A quick look at the weather forecast the next week shows the usual mix of winter fare — some snow, a little sun, lots of clouds and warmish temperatures in the 30s. That’s January for you.
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The farmers markets of summer get all the glory, but pound for pound, the winter markets have more guts. These off-season centers of homegrown commerce, which run from about Halloween through Easter, are like the distilled essence of their summer counterparts, smaller but more potent. Cuter — with more hot cocoa on tap.
Christmas will soon be here and the countdown has begun for all the final preparations. What will be served for Christmas Eve and Christmas Day may have been decided several weeks ago. Perhaps you have some family food traditions that are always followed, such as oyster stew for Christmas Eve or prime rib for Christmas dinner. Traditions help tie families together and preserve their heritage.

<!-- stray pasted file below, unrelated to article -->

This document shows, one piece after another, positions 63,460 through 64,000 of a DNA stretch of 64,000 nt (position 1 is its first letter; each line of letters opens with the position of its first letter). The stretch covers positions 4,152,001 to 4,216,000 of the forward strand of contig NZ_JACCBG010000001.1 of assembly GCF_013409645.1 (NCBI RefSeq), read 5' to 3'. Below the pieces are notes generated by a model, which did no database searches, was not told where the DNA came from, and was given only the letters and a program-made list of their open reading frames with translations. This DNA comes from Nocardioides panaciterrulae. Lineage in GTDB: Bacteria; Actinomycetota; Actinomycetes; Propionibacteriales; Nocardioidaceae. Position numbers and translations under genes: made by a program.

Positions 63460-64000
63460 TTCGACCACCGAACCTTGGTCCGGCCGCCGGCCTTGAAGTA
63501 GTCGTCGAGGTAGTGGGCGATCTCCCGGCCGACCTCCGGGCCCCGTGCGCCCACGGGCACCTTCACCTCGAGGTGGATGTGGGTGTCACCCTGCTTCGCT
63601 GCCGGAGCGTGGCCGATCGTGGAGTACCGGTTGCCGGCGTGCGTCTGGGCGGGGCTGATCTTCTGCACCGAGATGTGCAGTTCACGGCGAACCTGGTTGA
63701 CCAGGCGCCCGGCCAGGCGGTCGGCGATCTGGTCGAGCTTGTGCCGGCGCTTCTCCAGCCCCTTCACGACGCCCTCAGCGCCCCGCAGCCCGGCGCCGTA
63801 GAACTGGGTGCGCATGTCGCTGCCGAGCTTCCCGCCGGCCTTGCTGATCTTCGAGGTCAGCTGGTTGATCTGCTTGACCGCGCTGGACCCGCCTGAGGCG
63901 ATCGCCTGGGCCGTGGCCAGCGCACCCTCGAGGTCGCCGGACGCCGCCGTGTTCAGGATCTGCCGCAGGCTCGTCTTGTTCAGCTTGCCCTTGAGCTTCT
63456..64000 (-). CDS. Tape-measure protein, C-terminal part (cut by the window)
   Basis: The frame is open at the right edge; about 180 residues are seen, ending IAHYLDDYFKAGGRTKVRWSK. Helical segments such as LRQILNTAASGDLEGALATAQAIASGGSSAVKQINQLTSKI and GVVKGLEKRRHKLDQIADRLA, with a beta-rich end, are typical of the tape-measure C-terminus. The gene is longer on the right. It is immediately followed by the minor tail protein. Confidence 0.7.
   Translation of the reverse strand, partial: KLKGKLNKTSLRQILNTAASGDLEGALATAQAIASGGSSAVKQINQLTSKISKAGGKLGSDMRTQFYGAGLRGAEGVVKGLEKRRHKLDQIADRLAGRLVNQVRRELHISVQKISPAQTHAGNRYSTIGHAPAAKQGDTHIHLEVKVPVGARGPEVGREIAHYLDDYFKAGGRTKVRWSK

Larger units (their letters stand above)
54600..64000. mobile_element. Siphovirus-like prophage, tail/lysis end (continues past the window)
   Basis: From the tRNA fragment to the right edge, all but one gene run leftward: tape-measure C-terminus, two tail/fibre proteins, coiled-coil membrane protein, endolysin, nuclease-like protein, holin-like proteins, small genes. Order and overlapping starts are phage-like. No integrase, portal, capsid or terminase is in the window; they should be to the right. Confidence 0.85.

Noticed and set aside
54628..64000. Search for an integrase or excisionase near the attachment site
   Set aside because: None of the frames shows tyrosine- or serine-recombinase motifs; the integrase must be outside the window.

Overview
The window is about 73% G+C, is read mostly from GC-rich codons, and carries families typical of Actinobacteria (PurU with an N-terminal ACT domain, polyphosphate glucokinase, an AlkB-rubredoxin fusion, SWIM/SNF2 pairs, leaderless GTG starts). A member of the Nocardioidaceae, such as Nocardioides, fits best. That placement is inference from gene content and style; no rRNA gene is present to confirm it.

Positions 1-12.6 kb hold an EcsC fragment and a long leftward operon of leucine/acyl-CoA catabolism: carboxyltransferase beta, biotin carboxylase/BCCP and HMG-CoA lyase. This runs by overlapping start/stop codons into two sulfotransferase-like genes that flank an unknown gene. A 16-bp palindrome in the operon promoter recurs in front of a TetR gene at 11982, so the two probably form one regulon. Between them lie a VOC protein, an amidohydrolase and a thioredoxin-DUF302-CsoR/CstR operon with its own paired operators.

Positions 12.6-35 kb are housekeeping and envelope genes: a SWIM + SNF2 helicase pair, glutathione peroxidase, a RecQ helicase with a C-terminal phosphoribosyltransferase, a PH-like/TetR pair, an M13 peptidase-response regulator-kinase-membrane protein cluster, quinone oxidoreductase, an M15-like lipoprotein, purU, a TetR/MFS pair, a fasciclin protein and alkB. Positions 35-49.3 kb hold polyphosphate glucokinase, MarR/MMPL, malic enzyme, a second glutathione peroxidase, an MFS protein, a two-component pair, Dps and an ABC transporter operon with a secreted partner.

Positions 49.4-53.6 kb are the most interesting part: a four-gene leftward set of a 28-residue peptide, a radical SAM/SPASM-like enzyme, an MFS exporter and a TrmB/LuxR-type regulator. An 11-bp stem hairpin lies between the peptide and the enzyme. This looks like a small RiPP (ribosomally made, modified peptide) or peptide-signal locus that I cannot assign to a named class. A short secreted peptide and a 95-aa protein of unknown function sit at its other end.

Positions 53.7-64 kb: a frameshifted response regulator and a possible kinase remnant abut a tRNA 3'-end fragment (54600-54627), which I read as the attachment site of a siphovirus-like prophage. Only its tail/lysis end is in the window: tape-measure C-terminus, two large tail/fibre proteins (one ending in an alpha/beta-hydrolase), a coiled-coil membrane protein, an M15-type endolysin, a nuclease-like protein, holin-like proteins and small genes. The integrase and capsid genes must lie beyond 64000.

Historians believe the first New Year's resolutions were to pay debts and return borrowed objects. These days, the most popular ones have been to eat better, exercise more, and ultimately, lose weight. Alas, New Year’s Day is a poor time to make these promises.
I have the most wonderful memories of Thanksgiving — large family gatherings in Central Montana either anchored around the dining room table of my mother’s Italian (Sciuchetti) side of the family in Lewistown, or seated with the Donaldson clan around my Grandma Eleanor’s sprawling farmhouse table in Denton. Either way, it was a cacophonous experience.
It took me the longest time to warm up to winter squash. I can’t put my finger on why I was so resistant to it; but never mind, I am now a big fan.
It isn't true what they say about cooking radicchio.